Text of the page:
There are three types of conditions in a purchase contract. If you want to make changes to them or add other conditions into a contract, it is important to understand their effect and the difference between them.
Conditions générales are the ordinary standard conditions you will find in most contracts to purchase property such as that:
- The purchaser will take over all the tax bills for the property from the date of signing the acte de vente.
- The purchaser will take the property as he finds it with no recourse against the seller, even for defects in the sub-soil or differences in the measurement of the land being sold.
- The vendor will not make any significant changes to the property between contract and completion that might affect its aspect or value without the express permission of the purchaser.
- The vendor will not sell any part of the property to anyone else between contract and completion.
- The purchaser will have possession of the property on the same date as signing the acte de vente.
Conditions particulières are special conditions which may be required by one of the parties but which is under their control. For example, that:
- The vendor repairs the storm-damaged roof.
- The vendor clears out the garage before completion.
- The fosse séptique is emptied before completion.
If one of these conditions is not fulfilled, you may not withdraw from the purchase but you can ask the notaire to retain some of the purchase price until the matter is put right or to allow you to put it right yourself.
Conditions suspensives are the most interesting of the 3 types of conditions. A condition suspensive is a condition which, if not realised allows the purchaser to withdraw from what would otherwise be a binding contract. The nature of these conditions is such that the outcome is beyond the will of the parties. Hence they need to be carefully drafted. Most standard French purchase contracts only have a few conditions suspensives such as:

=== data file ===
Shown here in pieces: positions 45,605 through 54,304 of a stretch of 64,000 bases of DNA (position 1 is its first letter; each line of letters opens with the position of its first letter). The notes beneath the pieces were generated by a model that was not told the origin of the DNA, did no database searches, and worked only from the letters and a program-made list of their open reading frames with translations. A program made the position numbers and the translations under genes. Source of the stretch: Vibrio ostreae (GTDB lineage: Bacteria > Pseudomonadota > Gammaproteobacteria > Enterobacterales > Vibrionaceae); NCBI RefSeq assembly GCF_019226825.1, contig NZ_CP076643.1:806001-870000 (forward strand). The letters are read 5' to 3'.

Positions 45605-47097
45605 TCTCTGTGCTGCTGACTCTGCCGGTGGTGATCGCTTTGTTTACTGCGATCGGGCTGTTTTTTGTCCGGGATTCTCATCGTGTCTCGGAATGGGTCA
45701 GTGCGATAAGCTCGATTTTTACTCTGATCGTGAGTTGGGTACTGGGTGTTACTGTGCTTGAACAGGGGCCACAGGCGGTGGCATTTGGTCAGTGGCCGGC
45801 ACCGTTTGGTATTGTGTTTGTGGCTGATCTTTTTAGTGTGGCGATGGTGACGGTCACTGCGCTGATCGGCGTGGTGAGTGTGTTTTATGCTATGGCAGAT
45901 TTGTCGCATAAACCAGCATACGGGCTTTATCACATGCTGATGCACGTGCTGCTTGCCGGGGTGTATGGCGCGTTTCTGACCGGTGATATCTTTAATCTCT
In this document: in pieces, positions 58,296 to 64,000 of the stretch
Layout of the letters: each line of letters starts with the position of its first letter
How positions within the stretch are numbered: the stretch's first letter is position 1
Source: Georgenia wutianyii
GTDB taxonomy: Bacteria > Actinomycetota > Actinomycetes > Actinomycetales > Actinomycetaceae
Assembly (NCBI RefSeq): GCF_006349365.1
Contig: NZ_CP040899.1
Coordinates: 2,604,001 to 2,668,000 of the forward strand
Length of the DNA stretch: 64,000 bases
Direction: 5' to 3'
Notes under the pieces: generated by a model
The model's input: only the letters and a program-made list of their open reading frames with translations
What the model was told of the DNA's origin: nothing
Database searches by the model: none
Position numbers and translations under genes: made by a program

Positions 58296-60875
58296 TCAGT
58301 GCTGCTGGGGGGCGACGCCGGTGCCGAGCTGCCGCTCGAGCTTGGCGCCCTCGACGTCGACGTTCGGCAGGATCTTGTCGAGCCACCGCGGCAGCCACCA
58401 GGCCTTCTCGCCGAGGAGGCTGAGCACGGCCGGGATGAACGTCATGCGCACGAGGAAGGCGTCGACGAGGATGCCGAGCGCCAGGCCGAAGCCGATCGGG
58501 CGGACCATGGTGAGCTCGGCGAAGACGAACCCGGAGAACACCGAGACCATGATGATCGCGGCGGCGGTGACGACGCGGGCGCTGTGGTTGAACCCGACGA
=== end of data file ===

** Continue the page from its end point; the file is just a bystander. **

- That a search at the land registry reveals no mortgage or charge on the property that cannot be cleared by the sale proceeds.
- That local planning information does not reveal any public utility easement which interferes unduly with the normal use of the property.
- That no authority that has a right of pre-emption over the property exercises this right.
There are others, which are absolutely necessary in certain circumstances such as:
- That the purchaser is able to obtain a loan which he needs for the purchase.
- That the purchaser is able to sell his UK property (if the purchase is dependent on this) although it should be noted that this type of clause is rarely acceptable to a French vendor.
There are many others that could be added to make the agreement very safe for the purchaser. However, the vendor is entitled to refuse to sign the contract if he is not happy with the contents so it is advisable to be reasonable about inserting extra conditions.
You may be unsure about the structure of the property and therefore want to have a survey done. You can include a condition suspensive to say that the purchase is dependent on certain defects not being revealed by a survey. You should certainly have one to say that a search of title deeds must not reveal any easements (e.g. a private right of way across your land) that would affect the value of the property.
You could also have a condition suspensive stipulating that you must still be alive and capable when the acte de vente is due for signature. Otherwise your heirs may be expected to proceed with the transaction on your behalf.
It is unwise to sign a purchase contract until it has been carefully checked to ascertain what is and what is not included. Find a lawyer who is competent to draft any additional clauses that may be necessary and to negotiate on your behalf to have these included in your contract.
Susan Busby MA France Legal
Tel/fax: 00 44 (0)1449 736644
E mail: email@example.com